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Fellowship of the rink, The National, 01.04.2009

A new show based on classic fairy tales is keeping the members of the Abu Dhabi Figure Skating Team on their toes, and inspiring a sense of community. Jo Wadham visits a rehearsal

If the idea of going to a figure skating show makes you think of Torvill and Dean, clad in Lycra and pirouetting, think again. Watching the rehearsals for Once Upon a Time by the Abu Dhabi Figure Skating Team, you realise things have progressed in the past 20 years. The strains of Eminem’s Without Me blast out as eight teenagers dance hip-hop moves and throw themselves across the ice, seemingly indifferent to the cold.

This Friday and Saturday night at Zayed Sports City Ice Rink, more than 50 skaters aged four to 41 will take to the ice in a fairy-tale extravaganza, featuring such favourite stories as Aladdin, Snow White, Cinderella, The Lion King and The Wizard of Oz, as well as a couple of surprising prince charmings. Leading us through the series of classics will be the hapless squirrel from Ice Age. The shows mark the culmination of 60 hours of rehearsals. It is time well spent, says Jacqueline Collins, 11, who will be dancing as Dorothy from The Wizard of Oz. “It makes you feel so free,” she says. “I started skating when I was seven, and then took lessons because I didn’t want to fall anymore.” All the participants in the show train at the Zayed Sports City Ice Rink, with some hitting the ice as early as five in the morning to fit in a practice before school.

Jacqueline’s sentiments are echoed by Khalifa, who in his mid-twenties, is one of the older members in the team. “I’ve always had a passion for figure skating. I like to perform. You do it to music, skate gracefully, and escape from the world. You just skate.” Khalifa, who only started skating two years ago, trains four times a week and is already mastering double jumps which would normally take six years to achieve. “Skating is very, very hard,” he says. “But, if you like something, you will be the best at it. I’m very competitive.”

The dedication of the skaters is clear from the commitment they have made. Karan Ashraff, 15, lives in Dubai and gets up at four in the morning to attend rehearsals. Asked why he likes skating, he doesn’t hesitate to reply: “Because of our coach, Noemi. If you fall when you jump, she doesn’t shout, she makes you feel better so you do it right next time.” The shows are dedicated to the memory of Jayne Soliman, a former British ice skating champion and coach at Zayed Sports City Ice Rink. Jayne died in January this year of a brain haemorrhage resulting from an undiagnosed brain tumour. Her death made the headlines as she was pregnant with her first child at the time, and although clinically dead, was kept on life support so her daughter could be delivered.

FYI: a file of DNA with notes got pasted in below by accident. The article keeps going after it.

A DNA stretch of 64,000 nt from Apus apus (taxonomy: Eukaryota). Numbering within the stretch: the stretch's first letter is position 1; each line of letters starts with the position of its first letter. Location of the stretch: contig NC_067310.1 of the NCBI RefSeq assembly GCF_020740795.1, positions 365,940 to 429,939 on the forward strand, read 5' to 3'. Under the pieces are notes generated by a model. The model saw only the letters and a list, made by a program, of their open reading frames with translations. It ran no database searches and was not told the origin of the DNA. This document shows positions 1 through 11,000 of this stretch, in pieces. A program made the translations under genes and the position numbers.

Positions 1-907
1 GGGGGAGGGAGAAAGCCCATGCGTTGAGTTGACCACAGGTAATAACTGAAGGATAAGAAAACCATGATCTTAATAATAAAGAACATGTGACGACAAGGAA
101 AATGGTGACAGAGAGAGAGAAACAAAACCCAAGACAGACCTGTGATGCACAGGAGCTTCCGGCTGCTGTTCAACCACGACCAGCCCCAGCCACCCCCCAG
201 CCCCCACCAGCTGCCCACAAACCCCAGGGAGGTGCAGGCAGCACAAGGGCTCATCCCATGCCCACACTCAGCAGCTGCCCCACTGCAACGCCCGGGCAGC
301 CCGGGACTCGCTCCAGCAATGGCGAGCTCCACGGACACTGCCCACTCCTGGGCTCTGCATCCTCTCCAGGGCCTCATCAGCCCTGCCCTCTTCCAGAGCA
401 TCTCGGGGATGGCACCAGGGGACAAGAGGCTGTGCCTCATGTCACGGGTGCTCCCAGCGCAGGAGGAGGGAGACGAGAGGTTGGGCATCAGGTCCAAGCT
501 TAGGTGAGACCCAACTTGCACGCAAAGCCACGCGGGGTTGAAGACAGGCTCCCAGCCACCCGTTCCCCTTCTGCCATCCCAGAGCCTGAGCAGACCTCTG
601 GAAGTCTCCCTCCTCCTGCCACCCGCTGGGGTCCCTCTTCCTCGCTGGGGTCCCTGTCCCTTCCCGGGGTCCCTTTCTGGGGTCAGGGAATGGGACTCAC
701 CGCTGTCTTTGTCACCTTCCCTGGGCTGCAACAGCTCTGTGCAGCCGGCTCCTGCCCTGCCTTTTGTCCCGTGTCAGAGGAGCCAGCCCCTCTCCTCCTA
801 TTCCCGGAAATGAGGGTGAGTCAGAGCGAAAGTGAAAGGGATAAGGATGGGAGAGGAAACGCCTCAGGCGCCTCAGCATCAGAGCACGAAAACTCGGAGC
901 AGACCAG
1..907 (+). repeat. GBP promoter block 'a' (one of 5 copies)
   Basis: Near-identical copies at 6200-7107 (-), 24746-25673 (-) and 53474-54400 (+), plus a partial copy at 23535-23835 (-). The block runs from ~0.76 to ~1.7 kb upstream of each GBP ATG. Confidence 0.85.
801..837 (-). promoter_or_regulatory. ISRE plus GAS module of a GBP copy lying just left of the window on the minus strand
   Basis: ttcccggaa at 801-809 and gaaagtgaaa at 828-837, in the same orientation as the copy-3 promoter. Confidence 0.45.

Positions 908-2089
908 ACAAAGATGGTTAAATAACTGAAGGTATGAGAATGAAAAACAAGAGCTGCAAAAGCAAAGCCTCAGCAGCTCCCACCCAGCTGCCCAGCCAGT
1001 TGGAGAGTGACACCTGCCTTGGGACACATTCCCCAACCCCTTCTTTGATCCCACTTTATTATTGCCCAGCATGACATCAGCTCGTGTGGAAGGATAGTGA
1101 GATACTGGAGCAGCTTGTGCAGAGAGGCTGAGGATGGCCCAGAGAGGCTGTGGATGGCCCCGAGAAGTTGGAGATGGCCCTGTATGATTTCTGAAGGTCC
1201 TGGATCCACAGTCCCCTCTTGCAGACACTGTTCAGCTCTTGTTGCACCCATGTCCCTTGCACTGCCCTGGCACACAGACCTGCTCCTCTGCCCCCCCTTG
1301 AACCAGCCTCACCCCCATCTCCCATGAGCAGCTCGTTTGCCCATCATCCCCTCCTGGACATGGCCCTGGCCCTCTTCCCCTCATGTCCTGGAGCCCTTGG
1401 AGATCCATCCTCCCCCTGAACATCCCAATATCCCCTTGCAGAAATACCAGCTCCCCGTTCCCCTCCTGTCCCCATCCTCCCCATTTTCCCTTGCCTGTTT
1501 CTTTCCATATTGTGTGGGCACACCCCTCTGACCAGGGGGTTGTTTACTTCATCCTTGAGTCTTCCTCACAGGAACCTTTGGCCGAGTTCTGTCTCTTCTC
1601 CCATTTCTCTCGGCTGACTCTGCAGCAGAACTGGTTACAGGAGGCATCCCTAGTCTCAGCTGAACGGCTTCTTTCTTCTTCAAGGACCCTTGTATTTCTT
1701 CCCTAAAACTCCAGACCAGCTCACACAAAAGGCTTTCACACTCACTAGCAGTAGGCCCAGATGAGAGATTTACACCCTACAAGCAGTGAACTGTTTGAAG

The coach and co-choreographer of the show, Noemi Bedo, was good friends with Soliman. “She was an amazing person,” says Bedo. “We were very close.” Like Soliman, she is also a former figure skating champion, starting at the age of six in her native Romania and coming first in the Romanian Cup when she was 18. She visited the UAE eight years ago with a show, and “loved the energy of the place”. A few years later she came back and taught in Dubai, until Soliman suggested she move to Abu Dhabi. Skating is clearly a passion for her. “It’s not just teaching skating. You build their personalities; you push them to get over their fears,” Bedo says. “You get to know your body, too. You need so much co-ordination, strength and flexibility. It’s very complex, plus it’s beautiful.”

There is a community theatre feel to the production. The mothers of the skaters have organised the costumes and made the backdrop. Debbie Taleb, whose daughters Myriam and Farah are appearing in the show, designed three sets of costumes with Bedo: the Seven Dwarfs, the Arabian dancers and the genies. “It’s my passion – anything to do with fashion, clothes and jewellery,” says Taleb, who works full time teaching English at the Centre of Excellence, Research and Training in Abu Dhabi. Cecilia Joyce made the squirrel costume and helped create the backdrop. Her daughter Alexa plays Cinderella. “She’s quite a tomboy and it keeps her fit,” says Joyce. “She doesn’t like activities which are too disciplined, but this is very creative.”